Before the G-20 summit officially began with a dinner for the heads of state this evening, President Obama spent the day hard at work, attempting to build a united approach to tackle the global economic crisis and forge relationships with foreign leaders.
Diplomacy was the order of the day, as Obama announced a partnership on nuclear proliferation with Russia and a new dialogue on human rights with China.
Obama and Russian President Dmitry Medvedev met for the first time this morning, after years of what both leaders described as a drift between the two countries.
"I think, over the last several years, I think the relationship between our two countries has been allowed to drift. And I believe what we've done today is a very constructive dialogue which will allow us to work on issues of mutual interests like the reduction of nuclear weapons and the strengthening of our non proliferation treaties," Obama said.
Together they declared a new day in U.S.-Russian relations, pledging to work on nuclear disarmament in countries such as North Korea and Iran, and announcing a plan for bilateral negotiations on arms control, as well as a joint summit in Moscow this summer.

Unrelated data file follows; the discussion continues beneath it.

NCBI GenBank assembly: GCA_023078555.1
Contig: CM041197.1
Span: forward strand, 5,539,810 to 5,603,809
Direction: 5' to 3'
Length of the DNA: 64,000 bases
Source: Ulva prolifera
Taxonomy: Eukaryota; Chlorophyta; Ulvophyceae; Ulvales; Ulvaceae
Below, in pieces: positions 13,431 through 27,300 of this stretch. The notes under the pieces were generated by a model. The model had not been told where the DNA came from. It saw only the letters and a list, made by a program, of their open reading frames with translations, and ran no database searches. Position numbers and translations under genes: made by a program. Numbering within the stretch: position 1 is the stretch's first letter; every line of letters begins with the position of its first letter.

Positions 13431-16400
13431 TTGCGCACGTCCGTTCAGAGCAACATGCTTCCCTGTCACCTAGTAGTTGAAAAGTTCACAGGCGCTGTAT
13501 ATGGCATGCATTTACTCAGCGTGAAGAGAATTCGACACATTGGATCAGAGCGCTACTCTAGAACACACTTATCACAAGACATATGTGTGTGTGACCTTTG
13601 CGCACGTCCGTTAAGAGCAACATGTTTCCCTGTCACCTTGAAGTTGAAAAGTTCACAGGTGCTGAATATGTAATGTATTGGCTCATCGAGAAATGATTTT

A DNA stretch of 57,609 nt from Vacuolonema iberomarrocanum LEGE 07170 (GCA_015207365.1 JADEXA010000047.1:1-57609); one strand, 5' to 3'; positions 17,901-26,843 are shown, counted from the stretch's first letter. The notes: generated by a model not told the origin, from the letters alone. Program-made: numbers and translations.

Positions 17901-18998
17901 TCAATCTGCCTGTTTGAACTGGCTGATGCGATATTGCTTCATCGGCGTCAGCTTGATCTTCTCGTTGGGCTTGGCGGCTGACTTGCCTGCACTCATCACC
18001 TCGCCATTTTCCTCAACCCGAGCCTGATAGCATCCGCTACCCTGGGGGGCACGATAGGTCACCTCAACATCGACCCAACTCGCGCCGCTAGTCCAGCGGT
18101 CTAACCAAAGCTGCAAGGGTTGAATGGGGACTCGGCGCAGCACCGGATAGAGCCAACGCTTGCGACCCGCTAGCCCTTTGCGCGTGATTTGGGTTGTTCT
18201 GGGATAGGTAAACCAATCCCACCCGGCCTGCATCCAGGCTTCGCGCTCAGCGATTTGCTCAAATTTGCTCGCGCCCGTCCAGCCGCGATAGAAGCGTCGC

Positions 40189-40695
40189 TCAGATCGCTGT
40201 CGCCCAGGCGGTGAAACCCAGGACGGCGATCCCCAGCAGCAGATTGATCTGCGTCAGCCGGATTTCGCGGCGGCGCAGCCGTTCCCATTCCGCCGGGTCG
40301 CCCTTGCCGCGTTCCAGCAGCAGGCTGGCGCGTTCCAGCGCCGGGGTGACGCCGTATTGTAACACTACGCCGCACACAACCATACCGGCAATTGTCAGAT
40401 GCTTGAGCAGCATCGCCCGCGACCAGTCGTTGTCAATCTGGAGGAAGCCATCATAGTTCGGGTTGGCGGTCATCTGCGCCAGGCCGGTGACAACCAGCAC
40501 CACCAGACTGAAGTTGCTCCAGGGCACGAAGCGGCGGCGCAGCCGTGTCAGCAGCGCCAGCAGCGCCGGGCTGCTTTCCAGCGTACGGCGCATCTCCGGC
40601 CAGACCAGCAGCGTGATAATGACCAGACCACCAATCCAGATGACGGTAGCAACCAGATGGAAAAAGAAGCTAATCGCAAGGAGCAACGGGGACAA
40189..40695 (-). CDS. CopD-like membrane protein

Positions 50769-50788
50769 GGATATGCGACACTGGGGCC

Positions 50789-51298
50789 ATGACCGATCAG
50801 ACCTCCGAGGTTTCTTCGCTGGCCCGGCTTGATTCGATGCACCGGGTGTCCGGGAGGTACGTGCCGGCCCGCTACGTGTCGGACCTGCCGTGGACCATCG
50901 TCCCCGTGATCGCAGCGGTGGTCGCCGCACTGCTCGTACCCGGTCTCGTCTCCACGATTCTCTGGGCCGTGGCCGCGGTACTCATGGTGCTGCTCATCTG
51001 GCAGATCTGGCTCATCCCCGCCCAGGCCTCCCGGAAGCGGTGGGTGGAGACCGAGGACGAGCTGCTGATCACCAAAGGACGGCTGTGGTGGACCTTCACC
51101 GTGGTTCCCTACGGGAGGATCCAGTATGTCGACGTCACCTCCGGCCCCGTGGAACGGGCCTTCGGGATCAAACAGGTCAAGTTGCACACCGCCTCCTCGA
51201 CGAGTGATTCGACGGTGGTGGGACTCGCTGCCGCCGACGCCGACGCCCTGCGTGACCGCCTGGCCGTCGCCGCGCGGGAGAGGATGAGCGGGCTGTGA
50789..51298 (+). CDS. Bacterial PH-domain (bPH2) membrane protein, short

An administration official said the goal of the negotiations would be to shrink the joint U.S.-Russian nuclear arsenal to 3,000 warheads from the current allowable level of 4,400.
"It is important to note that there are many points on which we can work," Medvedev said today at his joint event with Obama, according to a translation from the White House. "And indeed there are far more points ... where we can come closer, where we can work, rather than those points on which we have differences."
While Obama identified a "set of common interests" with Russia, including Afghanistan, Iran, nuclear proliferation, terrorism, economic stabilization and more, administration officials say the leaders diverged on a host of issues.
According to senior officials, Obama expressed opposition to Russia's war with neighboring Georgia, Russian support for the break-away Georgian republics, as well as the notion of Russia's sphere of influence over neighboring cultures.
"I don't think 'spheres of influence' in the 21st century is a useful concept," the president said, according to senior officials.
Another point of contention came regarding the United States building a missile defense system in the Czech Republic and Poland, which Russia adamantly opposes.
Throughout the day, Obama, who has said that "the world is hungry for American leadership," attempted to establish a cooperative dialogue in his meetings.
"I came to put forward our ideas, but I also came here to listen, and not to lecture," he said.
When asked if the United States was to blame for the global economic crisis, Obama acknowledged that inadequate regulation of the financial markets was a contributing factor, but said he's less interested in identifying blame than fixing the problem.
"In some ways the world has become accustomed to the United States being a voracious consumer market and the engine that drives a lot of economic growth worldwide," he said. "If there's going to be renewed growth, it can't just be the United States at the engine."
With the G-20 concluding Thursday, stakes remain high for the president abroad, but also at home.